America’s Best Dog Parks of 2009

These top dog parks make us want to get out and play.

When we asked you to nominate your community’s best dog park for our annual America’s Best Dog Parks contest, we expected to hear about all the latest drool-worthy features like doggie showers, paddle pools, and agility equipment — and you didn’t disappoint. But the most important feature all the top parks shared was a passionate group of dog lovers committed to giving dogs — and each other — the best possible place to spend time among friends.

The 2009 DOG FANCY America’s Best Dog Park has that kindred community spirit in spades. As park user Lynn V. told us, “This park has been possible only through generous donations of time, money, and equipment — and a lot of blood, sweat, and tears.”

If it takes a village to raise a child, it can also take one to build a dog park. Just ask the volunteers at DOG FANCY’s top park for 2009 — Freedom Bark Park in Lowell, Ind.

The dog park’s volunteers donated more than 2,700 hours of service to build the park, from farmers who tilled the land and planted grass seed to the high-school art teacher who painted the park’s decorative fire hydrant.

“I would go to the roofing store in our town to buy shingles for our shelters, and the salesmen would offer to come after work to help roof the shelters,” says Roberta T., president of the Freedom Bark Park Committee.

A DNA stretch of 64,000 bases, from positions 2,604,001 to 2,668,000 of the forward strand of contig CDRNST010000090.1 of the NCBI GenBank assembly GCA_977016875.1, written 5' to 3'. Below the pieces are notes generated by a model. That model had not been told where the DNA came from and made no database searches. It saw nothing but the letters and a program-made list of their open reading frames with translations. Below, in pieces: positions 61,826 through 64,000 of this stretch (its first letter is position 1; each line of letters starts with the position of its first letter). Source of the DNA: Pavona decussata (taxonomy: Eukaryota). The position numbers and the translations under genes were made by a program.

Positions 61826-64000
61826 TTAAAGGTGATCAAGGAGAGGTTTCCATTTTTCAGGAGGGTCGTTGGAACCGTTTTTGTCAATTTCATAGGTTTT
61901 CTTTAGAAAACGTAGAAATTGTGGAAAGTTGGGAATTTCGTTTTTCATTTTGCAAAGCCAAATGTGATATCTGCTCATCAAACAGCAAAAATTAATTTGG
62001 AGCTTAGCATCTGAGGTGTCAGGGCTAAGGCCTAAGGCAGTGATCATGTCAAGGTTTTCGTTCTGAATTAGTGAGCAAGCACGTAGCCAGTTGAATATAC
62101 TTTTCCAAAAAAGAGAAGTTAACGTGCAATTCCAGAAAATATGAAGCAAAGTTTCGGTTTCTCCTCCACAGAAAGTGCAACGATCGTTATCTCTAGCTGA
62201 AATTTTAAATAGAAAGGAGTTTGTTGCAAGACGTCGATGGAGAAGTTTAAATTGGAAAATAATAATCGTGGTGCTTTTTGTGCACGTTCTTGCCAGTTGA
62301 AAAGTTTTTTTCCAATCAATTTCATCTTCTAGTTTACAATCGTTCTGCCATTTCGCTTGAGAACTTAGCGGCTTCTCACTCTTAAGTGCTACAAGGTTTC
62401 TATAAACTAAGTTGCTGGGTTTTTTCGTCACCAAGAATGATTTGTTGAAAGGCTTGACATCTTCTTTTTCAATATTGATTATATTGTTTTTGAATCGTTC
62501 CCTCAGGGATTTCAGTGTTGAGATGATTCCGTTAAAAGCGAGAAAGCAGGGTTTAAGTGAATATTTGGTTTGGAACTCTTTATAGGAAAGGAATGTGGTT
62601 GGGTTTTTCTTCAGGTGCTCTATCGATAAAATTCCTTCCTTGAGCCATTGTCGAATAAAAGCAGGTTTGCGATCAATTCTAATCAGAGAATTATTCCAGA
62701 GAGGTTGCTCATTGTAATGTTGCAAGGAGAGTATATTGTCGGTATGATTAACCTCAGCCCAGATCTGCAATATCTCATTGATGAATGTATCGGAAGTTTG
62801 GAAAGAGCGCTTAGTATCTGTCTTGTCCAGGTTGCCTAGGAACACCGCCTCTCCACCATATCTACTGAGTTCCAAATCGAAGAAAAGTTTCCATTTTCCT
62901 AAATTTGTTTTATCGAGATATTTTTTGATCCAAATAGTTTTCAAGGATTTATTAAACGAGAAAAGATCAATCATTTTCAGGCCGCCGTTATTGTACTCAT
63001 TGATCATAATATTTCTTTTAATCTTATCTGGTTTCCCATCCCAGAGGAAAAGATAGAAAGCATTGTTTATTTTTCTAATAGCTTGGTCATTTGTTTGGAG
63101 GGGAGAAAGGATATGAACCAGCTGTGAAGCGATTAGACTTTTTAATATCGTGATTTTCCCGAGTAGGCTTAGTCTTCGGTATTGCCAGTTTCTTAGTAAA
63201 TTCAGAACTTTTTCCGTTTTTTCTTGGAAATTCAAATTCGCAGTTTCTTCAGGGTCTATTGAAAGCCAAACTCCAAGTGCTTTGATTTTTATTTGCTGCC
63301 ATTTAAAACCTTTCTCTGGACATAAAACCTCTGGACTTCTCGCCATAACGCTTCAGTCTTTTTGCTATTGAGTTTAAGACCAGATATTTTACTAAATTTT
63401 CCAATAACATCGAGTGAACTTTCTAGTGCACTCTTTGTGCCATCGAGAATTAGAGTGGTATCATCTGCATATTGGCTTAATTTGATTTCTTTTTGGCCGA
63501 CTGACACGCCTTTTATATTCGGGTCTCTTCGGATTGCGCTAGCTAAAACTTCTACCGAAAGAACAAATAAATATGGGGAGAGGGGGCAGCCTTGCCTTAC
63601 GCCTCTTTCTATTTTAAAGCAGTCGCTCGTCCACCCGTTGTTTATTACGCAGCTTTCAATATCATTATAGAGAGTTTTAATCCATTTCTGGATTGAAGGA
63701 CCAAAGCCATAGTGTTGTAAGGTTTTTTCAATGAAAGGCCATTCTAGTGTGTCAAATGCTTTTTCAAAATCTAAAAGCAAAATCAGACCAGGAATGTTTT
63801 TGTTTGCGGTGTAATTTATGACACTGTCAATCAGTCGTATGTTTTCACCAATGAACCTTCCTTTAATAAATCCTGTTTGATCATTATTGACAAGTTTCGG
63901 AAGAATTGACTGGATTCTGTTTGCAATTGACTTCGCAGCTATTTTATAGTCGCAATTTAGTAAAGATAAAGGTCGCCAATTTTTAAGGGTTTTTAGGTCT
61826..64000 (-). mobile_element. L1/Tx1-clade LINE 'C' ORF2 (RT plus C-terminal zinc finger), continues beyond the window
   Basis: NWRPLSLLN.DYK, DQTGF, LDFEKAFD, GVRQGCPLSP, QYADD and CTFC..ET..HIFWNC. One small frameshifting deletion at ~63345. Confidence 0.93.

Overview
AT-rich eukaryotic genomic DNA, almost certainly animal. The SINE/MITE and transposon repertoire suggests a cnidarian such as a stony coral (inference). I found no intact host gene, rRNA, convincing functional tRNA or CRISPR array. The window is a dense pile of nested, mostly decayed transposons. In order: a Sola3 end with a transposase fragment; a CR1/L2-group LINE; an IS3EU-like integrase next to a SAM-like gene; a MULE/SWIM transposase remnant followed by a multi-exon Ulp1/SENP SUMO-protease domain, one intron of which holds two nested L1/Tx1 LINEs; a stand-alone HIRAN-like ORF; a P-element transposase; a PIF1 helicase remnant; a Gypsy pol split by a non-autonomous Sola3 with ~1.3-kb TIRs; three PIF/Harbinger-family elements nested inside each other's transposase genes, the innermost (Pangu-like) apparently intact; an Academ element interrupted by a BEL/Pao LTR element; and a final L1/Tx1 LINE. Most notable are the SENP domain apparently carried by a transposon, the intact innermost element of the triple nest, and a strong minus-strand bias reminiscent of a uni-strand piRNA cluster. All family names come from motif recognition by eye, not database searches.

Building the park transformed this small community of 10,000, Roberta says. Before the park, dogs — even leashed — couldn’t step paw in Lowell’s public parks.

“This park was a major change for us, and our community really rallied behind it,” Roberta says.

Rally they did — Freedom Bark Park was built entirely through donations. “We did not use tax money or ask for park money,” Roberta says. “This dog park has truly been a labor of love.”

The three-acre park (soon to add two additional acres) has much to admire, including a well with a solar-powered pump that supplies drinking water, recycled rubber mulch for walkways, weather shelters, tunnel, digging areas, shade trees, and biodegradable poop bags. Guests buy an annual membership ($50 for residents; $60 for nonresidents) and must show proof of vaccinations.

More than 450 people — most of them with dogs in tow — celebrated the park’s October 2008 grand opening.

“Our dogs are truly accepted and loved here now,” Roberta says.

The runners-up

Maureen Kochan, the former editor of DOG FANCY, is a freelance writer and editor who lives in Southern California. She can be found most weekends at her dogs’ favorite dog park, Oceanside Dog Park in Oceanside, Calif.

– See winners from years past

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Dogs · Health and Care